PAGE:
Considering the lack of general attention this has received in the media, Nick asked me to blog on this topic and set a time-line. So here goes:
- Microsoft first announced they were releasing the Hyper-V drivers as GPL code on the 20th of July 2009. Note this is an announcement and not the actual release. These drivers allow Linux guests running on top of Hyper-V to bypass emulation of I/O functions and talk to the hypervisor directly ( ie. paravirtualisation ), thereby increasing performance. There is some speculation that this move was as a result of possible GPL infringements in the LinuxIC code.
- On the 5th of August, Thorsten Leemhuis from H-Online blogged that the LinuxIC drivers would be part of the upcoming 2.6.32 kernel release.
- 10th Sept., the Hyper-V drivers are listed for inclusion in the kernel staging area. Greg Kroah-Hartman says that the staging area is not a dumping ground for dead code. “If no one steps up to maintain and work to get the code merged into the main portion of the kernel, the drivers will be removed”. A fly in the ointment for the Hyper-V drivers is that they may be removed in Linux 2.6.33, after a lack of response from the Microsoft developers concerning maintenance.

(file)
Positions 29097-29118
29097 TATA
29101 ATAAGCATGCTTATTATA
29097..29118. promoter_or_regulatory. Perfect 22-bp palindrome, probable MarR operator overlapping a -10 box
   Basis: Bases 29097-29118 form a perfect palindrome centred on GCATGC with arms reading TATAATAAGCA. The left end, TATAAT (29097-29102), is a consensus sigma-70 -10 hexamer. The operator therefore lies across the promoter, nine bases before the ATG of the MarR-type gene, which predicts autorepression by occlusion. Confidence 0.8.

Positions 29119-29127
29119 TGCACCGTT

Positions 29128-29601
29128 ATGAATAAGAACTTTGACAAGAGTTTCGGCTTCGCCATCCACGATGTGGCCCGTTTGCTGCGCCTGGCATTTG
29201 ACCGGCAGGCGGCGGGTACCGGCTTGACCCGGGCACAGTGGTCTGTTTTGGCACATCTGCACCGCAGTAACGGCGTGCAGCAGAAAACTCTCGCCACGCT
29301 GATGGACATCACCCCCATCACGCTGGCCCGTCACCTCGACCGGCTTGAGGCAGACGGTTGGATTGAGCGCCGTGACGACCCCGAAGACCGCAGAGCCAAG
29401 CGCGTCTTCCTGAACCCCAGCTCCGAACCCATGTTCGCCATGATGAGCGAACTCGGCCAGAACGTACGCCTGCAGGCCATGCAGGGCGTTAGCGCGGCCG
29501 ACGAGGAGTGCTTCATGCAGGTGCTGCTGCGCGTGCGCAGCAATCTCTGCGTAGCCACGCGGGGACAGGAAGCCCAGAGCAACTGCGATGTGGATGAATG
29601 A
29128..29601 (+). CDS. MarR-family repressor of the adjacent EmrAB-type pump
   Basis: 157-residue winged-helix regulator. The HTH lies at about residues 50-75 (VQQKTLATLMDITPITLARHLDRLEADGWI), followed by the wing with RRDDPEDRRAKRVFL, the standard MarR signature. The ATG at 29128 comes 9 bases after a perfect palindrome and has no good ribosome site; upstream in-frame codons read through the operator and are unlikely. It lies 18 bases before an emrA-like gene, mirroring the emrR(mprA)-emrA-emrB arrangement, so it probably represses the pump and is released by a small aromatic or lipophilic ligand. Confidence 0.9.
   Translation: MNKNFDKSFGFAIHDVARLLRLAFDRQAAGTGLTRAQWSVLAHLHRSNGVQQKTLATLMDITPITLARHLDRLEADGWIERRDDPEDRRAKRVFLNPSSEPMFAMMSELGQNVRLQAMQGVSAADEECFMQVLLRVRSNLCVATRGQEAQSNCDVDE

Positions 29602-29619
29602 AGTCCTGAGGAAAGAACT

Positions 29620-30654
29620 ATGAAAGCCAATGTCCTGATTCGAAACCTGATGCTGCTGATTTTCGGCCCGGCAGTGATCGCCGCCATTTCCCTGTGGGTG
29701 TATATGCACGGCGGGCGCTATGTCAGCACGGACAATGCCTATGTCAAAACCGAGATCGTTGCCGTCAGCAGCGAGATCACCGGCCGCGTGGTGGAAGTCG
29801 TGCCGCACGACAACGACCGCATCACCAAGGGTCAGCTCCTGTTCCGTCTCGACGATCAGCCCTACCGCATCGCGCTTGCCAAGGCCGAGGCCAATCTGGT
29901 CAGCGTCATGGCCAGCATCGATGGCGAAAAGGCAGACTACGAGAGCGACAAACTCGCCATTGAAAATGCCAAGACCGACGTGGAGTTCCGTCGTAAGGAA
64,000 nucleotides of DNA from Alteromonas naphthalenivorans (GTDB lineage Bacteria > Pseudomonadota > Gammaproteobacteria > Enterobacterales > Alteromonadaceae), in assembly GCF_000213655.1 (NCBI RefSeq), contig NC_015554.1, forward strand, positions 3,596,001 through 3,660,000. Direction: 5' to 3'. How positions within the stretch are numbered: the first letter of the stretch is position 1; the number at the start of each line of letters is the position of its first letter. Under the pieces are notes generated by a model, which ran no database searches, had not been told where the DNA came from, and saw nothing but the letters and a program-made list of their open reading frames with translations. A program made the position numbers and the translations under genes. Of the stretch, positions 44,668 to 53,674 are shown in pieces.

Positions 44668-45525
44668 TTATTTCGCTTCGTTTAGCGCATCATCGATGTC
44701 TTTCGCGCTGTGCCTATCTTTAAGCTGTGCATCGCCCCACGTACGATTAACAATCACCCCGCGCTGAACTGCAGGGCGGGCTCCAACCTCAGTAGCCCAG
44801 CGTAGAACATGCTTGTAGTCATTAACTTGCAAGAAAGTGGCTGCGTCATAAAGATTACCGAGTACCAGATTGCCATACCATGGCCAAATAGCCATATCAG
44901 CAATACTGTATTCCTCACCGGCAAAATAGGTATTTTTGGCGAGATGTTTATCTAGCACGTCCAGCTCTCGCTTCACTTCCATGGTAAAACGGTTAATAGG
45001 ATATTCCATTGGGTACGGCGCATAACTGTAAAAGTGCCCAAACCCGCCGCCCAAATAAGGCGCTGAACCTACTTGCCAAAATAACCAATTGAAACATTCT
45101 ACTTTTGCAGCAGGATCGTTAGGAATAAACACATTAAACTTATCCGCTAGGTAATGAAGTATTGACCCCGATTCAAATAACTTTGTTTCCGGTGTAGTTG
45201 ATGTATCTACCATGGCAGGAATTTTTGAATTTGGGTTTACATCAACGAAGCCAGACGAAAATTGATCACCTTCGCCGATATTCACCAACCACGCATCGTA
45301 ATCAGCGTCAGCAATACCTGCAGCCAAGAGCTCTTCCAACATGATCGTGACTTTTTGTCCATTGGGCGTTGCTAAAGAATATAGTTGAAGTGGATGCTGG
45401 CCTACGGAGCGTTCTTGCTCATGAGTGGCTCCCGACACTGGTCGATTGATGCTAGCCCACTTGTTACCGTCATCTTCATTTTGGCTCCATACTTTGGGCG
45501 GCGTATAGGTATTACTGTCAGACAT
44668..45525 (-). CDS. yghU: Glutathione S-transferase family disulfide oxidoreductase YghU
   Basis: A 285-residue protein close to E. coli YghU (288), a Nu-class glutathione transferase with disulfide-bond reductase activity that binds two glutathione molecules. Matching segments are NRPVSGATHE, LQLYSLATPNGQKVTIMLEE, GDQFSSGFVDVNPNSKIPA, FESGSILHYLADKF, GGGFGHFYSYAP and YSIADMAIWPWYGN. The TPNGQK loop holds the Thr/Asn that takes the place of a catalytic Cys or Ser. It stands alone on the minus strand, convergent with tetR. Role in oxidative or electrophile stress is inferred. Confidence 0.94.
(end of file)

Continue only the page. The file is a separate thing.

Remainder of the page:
- Microsoft responds to comments from Greg regarding the Hyper-V drivers, saying that work has not stopped on the drivers first released in July. Sam Ramji, Microsoft’s Open Source director, says that they are continuing to work hard on the drivers and that these are still scheduled for inclusion in the 2.6.32 kernel.
- Thorsten blogs that the drivers are now part of the staging area as of 20th Sept. and that they are not likely to be removed as a result of Microsoft’s renewed vigour with regards to ongoing development of these.
- The Hyper-V drivers remain in the staging area of 2.6.32 as of the 28th Sept. for further development.